Paying 1 cent per e-mail sent as the ultimate way to fight spam?

As discussed here.

So, would you be willing to pay a cent per e-mail sent, if it meant eliminating spam alltogether?

That would depend entirley on who gets the cent, and how this revenue would be spent. If it’s just increasing some ISP’s bottom line, then no.

I agree with the premise but I think that if we all start paying for email it’s only a matter of time before that one-cent to counter spam becomes a ever increasing monthly fee. Slippery slope and all. Once Hotmail, Yahoo, GMail and your ISP get you to spend a penny a message how long before they decide to charge everyone $5 a month. This would probably be the end of free web mail as we know it.

Also, there’s no way to enforce it that I can imagine. I’m sure people would find a way to get those emails sent without paying the fee and policing it would be essentially impossible.

How many e-mails does the SDMDB server send out each day? Who’s going to pay for that? How are you going to charge a spammer from Nigeria? How are you going to charge the poor sap whose computer has been hijacked and is acting a mail-bot?

The real solution to spam is to teach everyone to never, ever respond to it. Spammers would be out of business in a few months.

Spam would be almost completely stopped if ISPs blocked outgoing SMTP traffic from residential internet connections that bypasses their own mail servers. Backbone carriers should require it as a contractual requirement for connection.

It’s a simple technological fix.

Si

No. For one, spam doesn’t bother me. I get at least a hundred spams per day, but my filtering is doing just fine. Maybe one or two creep into my inbox, but they’re a click away from deletion.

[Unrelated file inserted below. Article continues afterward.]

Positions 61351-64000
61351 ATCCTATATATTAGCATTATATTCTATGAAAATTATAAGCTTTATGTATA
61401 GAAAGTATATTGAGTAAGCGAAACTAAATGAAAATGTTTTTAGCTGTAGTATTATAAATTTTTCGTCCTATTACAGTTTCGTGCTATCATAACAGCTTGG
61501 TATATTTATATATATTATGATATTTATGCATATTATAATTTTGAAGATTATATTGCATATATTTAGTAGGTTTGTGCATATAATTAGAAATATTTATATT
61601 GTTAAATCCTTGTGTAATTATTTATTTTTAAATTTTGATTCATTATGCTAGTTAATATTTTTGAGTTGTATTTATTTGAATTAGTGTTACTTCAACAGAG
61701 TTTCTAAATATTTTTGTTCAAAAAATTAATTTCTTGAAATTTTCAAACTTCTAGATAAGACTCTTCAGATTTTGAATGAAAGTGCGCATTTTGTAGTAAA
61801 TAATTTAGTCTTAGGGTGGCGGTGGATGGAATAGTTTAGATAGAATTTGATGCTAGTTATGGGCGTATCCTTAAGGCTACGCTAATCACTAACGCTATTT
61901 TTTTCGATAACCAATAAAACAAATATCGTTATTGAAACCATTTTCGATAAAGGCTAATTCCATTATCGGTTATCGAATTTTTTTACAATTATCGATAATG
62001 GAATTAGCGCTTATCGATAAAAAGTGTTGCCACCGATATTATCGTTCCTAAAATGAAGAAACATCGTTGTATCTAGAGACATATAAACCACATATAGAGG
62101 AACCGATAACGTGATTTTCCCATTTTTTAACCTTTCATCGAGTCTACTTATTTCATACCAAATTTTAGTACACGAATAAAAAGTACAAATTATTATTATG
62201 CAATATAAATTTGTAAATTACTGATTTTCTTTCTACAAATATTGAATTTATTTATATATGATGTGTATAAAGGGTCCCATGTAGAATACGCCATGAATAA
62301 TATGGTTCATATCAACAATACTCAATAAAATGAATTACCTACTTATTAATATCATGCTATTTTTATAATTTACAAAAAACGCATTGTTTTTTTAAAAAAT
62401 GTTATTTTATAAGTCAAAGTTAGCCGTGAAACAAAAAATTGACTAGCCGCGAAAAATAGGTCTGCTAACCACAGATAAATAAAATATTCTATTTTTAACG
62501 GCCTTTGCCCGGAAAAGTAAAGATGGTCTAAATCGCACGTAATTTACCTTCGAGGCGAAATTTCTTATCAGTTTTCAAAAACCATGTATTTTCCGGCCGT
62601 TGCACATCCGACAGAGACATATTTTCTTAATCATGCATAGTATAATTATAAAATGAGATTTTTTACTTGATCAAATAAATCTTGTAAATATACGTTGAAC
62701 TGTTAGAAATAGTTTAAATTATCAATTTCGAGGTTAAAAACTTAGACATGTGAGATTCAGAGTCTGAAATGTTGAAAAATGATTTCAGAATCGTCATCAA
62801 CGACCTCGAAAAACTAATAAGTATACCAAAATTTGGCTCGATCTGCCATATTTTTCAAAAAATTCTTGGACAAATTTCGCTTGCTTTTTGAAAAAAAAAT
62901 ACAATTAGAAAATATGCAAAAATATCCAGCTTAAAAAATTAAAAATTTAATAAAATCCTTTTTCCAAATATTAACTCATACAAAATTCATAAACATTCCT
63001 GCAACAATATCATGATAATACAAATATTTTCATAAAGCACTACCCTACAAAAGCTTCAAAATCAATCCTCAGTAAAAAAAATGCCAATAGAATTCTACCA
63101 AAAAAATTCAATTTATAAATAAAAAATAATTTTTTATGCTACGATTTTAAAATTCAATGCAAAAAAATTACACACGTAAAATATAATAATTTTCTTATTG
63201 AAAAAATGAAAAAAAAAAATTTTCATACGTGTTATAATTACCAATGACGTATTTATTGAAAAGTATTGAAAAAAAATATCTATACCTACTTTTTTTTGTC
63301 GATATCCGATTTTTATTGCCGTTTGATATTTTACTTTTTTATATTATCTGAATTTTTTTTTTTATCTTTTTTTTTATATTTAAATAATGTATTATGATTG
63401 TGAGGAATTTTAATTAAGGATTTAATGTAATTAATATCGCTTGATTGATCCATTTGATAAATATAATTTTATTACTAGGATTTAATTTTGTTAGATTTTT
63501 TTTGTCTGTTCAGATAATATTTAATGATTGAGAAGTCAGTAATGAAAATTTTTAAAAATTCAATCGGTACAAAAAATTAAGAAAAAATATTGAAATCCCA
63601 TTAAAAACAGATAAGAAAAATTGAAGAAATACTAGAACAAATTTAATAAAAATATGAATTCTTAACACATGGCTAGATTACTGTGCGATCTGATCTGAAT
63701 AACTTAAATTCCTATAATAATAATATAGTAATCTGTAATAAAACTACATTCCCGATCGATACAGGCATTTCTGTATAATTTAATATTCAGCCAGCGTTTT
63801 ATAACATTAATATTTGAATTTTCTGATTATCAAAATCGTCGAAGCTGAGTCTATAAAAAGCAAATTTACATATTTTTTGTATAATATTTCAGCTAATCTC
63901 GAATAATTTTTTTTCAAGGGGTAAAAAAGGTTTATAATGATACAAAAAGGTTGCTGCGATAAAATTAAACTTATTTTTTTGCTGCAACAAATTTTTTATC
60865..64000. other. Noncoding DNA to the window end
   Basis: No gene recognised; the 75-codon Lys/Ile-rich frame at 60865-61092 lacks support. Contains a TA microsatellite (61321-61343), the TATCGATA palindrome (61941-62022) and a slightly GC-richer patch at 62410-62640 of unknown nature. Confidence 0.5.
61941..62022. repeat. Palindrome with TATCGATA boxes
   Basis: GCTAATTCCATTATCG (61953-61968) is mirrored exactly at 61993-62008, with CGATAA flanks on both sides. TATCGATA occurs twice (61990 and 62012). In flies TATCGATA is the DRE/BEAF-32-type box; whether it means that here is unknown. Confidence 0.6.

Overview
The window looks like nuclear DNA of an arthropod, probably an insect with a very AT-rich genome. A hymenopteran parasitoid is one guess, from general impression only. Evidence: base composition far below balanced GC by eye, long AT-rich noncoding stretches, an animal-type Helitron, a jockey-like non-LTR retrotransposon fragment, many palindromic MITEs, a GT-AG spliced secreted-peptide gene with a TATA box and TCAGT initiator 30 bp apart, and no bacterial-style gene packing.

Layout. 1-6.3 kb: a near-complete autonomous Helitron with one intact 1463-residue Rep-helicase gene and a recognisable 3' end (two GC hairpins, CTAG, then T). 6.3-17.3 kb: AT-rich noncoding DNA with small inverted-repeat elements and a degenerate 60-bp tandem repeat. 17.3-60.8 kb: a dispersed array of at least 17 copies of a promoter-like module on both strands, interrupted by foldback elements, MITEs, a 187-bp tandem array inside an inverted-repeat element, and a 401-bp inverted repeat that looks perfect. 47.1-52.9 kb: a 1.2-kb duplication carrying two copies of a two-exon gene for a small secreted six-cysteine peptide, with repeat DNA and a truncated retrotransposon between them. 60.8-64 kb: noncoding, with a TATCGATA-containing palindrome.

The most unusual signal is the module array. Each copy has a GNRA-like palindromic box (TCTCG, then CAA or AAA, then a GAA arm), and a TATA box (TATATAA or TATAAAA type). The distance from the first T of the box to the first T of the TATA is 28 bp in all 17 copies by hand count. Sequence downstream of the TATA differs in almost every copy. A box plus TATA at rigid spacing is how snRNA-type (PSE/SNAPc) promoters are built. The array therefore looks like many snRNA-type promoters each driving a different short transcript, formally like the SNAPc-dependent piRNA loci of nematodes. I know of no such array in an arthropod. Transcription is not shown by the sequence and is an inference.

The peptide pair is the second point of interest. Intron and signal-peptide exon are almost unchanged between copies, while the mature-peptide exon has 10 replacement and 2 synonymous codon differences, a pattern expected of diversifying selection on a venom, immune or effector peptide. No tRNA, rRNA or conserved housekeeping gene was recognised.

Even before filtering, it took just a few minutes to get rid of the spam. Inconvenient, yes. Worth having free email? You bet.

As mentioned, who’s going to pay for the SDMB to send emails? Who’s going to pay for a LOT of the free email we take for granted? I know my credit card company isn’t going to absorb that penny when they alert me about my statement (though they do absorb a few cents when they snail mail them – but do I get a few cents credited as a result of their saving money by emailing it? No. We’ll save that thread for another day ;))

I’m not worried about it happening, though. Getting all of the ISPs and email providers of the world to agree on a standardized, unified system? Even with the support of email users? Won’t happen. Everyone’s going to end up wanting a cut. And shortly thereafter, along will come some hot new “free email! just look at these ads!” site. There goes that idea.

For a multitude of reasons, this is a hopelessly futile idea.

I like the idea. If there were mail services that charged a penny to send my email out or bring one in to me, I’d jump at that. The existence of such mail services would not prevent services of the present type from continuing to do what they do.